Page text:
Truth or Consequences

When I was seven, I moved for a brief time to Columbus, Georgia with my family while my father went on active duty for the Army. I was a new kid in a new school and wanted to make friends quickly.

One day in music class, the teacher asked if any of us knew how to play the piano. Eager to make an impression, I volunteered that I had learned on my grandmother’s piano. The only part of this that was true was that my grandmother owned a piano. I thought if everyone believed I was so talented, it would help earn their respect and admiration.

When our teacher asked me to come forward and play something, I knew I was in big trouble. Up until that point, I had never known how entertaining the truth could be. Kids just love seeing someone make a complete fool of themselves.

Telling the truth is not always easy. Lying is. And yet I’ve never seen, where in the long run, telling a lie has proven useful. If one truly wishes to live a successful life, honesty is not only the best policy, it’s the only policy.

Being truthful might not be easy, but it is simple. When faced with a question, we have three choices: we can tell the truth, we can lie, or we can refuse to answer the question.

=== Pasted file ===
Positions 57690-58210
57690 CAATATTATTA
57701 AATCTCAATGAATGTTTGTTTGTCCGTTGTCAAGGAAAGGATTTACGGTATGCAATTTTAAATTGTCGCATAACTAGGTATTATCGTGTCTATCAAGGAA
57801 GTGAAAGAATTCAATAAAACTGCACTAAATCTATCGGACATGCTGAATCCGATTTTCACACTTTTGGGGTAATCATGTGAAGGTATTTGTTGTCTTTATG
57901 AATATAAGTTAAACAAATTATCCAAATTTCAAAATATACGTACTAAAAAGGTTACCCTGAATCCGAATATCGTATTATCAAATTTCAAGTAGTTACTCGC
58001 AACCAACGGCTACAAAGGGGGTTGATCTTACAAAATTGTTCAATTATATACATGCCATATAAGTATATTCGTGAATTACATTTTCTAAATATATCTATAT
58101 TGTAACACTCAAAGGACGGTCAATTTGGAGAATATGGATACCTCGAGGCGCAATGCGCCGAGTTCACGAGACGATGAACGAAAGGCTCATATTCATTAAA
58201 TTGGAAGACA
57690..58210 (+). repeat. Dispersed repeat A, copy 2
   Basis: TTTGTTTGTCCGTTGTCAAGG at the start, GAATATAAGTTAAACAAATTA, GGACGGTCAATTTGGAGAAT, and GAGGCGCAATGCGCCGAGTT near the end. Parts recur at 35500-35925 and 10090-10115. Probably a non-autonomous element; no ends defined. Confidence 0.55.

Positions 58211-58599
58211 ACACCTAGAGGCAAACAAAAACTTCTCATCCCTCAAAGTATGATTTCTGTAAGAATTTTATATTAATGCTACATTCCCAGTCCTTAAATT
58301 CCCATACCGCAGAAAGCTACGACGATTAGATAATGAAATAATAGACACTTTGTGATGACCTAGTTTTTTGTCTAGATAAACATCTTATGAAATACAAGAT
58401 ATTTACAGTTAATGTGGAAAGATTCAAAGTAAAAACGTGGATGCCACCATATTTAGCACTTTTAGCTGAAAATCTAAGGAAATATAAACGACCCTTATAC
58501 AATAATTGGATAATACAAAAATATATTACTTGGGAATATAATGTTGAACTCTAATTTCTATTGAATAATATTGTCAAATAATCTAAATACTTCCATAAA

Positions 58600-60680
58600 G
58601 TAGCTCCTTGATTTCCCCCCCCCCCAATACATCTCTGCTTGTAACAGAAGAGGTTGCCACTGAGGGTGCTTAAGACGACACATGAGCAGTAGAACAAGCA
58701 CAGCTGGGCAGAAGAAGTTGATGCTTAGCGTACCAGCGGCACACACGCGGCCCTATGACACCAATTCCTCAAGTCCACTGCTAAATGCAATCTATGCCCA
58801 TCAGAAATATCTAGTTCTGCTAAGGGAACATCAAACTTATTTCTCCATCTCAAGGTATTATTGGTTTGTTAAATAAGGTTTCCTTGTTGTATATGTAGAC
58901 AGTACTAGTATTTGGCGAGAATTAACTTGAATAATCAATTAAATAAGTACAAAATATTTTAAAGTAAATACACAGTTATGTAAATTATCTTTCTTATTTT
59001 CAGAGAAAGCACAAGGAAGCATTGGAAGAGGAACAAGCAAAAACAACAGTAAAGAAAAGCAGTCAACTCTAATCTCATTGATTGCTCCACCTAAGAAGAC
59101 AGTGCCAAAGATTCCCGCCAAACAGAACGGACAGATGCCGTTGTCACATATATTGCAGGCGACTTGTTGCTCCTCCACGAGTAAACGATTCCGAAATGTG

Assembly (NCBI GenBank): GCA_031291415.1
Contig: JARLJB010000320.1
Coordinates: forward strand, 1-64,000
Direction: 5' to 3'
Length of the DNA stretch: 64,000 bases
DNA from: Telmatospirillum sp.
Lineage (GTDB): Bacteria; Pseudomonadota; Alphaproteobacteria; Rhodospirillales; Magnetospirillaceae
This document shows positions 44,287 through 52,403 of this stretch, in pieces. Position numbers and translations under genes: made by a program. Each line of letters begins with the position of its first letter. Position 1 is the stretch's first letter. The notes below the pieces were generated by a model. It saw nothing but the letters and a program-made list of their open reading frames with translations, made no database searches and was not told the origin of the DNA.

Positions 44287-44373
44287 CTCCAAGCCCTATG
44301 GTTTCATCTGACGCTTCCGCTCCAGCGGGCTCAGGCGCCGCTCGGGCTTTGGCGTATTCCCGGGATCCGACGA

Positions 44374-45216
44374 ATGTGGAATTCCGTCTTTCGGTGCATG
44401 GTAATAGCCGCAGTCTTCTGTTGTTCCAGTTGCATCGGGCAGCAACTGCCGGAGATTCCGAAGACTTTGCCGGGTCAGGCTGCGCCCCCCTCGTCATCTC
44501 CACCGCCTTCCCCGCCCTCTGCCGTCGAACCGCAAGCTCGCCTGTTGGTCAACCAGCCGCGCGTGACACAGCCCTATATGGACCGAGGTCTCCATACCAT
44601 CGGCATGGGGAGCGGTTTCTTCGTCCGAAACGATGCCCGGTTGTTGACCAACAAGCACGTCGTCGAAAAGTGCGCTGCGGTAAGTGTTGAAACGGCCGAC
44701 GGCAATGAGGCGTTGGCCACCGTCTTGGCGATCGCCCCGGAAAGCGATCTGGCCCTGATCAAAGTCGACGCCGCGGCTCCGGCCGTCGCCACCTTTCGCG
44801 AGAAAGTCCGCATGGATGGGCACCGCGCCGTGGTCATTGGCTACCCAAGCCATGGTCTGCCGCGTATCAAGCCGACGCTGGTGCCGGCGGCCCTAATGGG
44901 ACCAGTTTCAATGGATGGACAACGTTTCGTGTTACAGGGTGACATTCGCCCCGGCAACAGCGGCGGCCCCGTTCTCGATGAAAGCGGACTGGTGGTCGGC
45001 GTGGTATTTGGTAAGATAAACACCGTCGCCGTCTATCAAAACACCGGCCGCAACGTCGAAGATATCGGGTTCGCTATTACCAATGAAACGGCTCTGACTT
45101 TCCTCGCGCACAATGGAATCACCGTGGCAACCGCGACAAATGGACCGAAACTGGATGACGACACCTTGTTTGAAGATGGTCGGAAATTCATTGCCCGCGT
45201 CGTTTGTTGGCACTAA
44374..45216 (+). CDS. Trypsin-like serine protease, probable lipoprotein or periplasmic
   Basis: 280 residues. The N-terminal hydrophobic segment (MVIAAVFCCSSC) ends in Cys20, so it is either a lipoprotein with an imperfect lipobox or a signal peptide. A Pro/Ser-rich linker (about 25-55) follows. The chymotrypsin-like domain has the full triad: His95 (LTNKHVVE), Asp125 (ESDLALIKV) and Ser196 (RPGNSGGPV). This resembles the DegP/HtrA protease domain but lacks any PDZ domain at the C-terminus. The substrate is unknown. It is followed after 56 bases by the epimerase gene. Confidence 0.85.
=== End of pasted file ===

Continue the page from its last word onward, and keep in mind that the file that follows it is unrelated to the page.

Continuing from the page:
For those of us striving to lead lives of personal and professional excellence, we must look carefully at how we operate. Do we tell the truth? Always?

Under what circumstances do we feel justified in telling less than the truth? Does it ever pay off positively? Where and when do we lie to ourselves? Do we live our lives in a manner whereby we’re never tempted to lie or cover up our actions? For me, it’s a constant examination. And I continue to find areas where I’m less than forthright—especially with myself.

It’s been almost fifty years since that humbling experience in my second-grade music class. I’d like to say I learned my lesson once and for all; that I never again misrepresented the truth. But that wouldn’t be the truth. I’ve managed to blow it many times since—although never quite so embarrassingly.

Sir Walter Scott knew the wisdom of truth-telling when he wrote, “Oh what a tangled web we weave when first we practice to deceive.”

At no time in history has it been harder to lie and get away with it. The information age has made it likely that the truth will at some point be exposed.

Bet on the truth. Six-and-a-half-thousand years of recorded history have given us story after story proving that nothing justifies nor warrants lying—nothing.

Author's Bio: 

Michael Angier is founder and CIO (Chief Inspiration Officer) of SuccessNet--a support network helping people and businesses grow and prosper since 1995. Get their free Resource Book ($27 value) of products, services and tools for running your business more effectively. And most of the over 150 resources are FREE to access and use.